Tell us a little about the company’s background, and also the path you’ve taken toward attaining your current position.
My father, Kenneth Wolter, founded the company in Wauconda, Illinois, in 1979. He wanted to produce innovative power transmission components such as gears, timing belt pulleys, splines, shafts, chain sprockets, sheaves, and other related parts. He is currently our COO. I studied chemical engineering at the University of Kansas, but my real education began when I joined HM in 2009 and set out on a self-designed curriculum in manufacturing. I started out in shipping, receiving, and inventory then moved on to purchasing before becoming a production manager, and then an account executive. Six years later I was named vice president of operations before becoming president and CEO two years after that. That was a pretty well-rounded training program on the business side of how HM operates.
But you also worked to understand machining at the operational level.
I needed to understand the mechanical side of things. I’d grown up around manufacturing, of course, but I needed some hands-on experience, so I began working toward various licenses and certifications, beginning with AutoCAD Design, which I received in 2017 from Harper College. From there I moved on to the National Institute for Metalworking Skills (NIMS), where I studied Measurement, Materials and Safety, as well as becoming a CNC Milling Operator. I completed my training for both in 2018. So that is why I say that my education has continued throughout my career, as it still does today. We are a vibrant group of people here at HM. We’re motivated, curious, and we’re constantly challenging each other in positive ways that benefit the company, and especially our customers. It’s a very unique and innovative environment and one that I thoroughly enjoy.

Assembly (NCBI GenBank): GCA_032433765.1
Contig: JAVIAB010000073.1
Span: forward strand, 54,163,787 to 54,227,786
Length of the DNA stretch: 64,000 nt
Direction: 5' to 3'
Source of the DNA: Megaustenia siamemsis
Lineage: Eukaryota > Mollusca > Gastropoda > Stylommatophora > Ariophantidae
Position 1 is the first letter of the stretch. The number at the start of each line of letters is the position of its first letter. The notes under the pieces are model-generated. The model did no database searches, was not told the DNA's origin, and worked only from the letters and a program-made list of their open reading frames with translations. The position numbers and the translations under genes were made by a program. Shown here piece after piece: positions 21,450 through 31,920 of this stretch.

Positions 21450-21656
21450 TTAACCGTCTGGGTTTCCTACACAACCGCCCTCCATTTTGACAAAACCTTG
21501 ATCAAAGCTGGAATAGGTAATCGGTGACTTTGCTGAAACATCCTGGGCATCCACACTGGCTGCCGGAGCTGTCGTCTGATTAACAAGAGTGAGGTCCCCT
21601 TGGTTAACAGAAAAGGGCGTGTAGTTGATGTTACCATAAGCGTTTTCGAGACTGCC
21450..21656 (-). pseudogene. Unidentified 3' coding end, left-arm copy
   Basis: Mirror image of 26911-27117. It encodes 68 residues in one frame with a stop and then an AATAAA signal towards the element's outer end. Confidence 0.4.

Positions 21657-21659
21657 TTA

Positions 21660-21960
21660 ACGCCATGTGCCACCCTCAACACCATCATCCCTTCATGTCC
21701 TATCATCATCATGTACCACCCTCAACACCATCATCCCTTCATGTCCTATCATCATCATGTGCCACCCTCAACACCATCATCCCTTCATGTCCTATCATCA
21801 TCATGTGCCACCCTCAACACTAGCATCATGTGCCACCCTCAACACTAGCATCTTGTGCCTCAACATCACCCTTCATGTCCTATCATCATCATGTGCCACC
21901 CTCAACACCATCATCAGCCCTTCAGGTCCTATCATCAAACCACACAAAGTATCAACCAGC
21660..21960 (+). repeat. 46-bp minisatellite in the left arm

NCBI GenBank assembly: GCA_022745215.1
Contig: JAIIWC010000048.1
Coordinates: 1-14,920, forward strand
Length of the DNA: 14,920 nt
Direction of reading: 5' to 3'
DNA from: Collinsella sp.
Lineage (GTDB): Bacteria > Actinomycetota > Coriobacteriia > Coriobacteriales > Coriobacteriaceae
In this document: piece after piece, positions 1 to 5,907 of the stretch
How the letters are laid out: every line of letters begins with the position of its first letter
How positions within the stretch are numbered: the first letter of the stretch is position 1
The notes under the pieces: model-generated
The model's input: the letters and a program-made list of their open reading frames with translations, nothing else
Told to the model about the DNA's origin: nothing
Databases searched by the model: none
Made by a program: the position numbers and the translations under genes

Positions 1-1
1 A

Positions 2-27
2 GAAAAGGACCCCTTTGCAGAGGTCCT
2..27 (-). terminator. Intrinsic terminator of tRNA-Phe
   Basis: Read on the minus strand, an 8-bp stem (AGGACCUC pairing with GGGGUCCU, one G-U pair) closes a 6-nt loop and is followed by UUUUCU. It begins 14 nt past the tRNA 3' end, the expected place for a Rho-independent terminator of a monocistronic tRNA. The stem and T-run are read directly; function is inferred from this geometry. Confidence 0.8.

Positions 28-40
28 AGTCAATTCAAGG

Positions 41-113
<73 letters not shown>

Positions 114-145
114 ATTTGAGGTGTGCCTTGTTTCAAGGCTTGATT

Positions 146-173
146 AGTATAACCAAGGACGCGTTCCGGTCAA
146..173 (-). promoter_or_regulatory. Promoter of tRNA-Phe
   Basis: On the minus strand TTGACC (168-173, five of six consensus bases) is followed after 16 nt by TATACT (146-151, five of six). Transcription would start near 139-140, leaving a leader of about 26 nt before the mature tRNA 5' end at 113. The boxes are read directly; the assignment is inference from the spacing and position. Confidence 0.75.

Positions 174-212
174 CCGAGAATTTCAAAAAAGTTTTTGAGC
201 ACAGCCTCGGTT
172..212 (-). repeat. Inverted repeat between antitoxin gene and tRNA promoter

You are known for your civic and professional activities both at the local and national level. How do you find the time, and what motivates you?
I think it’s right in line with what we’ve just been discussing. I’m a “Type A” person, and I enjoy challenges. I like being surrounded by other creative people, and I want to support the manufacturing industry in any way that I can. I serve on the board of the National Association of Manufacturers, as one example, and the Technology and Manufacturing Association as another. Closer to home, I’m on the board of the Illinois Chamber of Commerce, and an advisory board member to McHenry East High School. What unites all these efforts is a desire to awaken young minds to the possibilities that exist when you consider a career in manufacturing.
It’s important to be a mentor.
If you can reach a young person right at the time when they’re overwhelmed by all the directions they can choose in life and at least make one path clear, then you’re really making a difference. Looking back, I think we all can relate to that. It’s also why we established the internship and apprenticeship programs at HM; but only part of the reason. The other part is that we benefit from the energy these young people bring to our enterprise – their enthusiasm and fresh thought processes. This balance between young people just being exposed to manufacturing and experienced veterans result in an incredibly creative environment.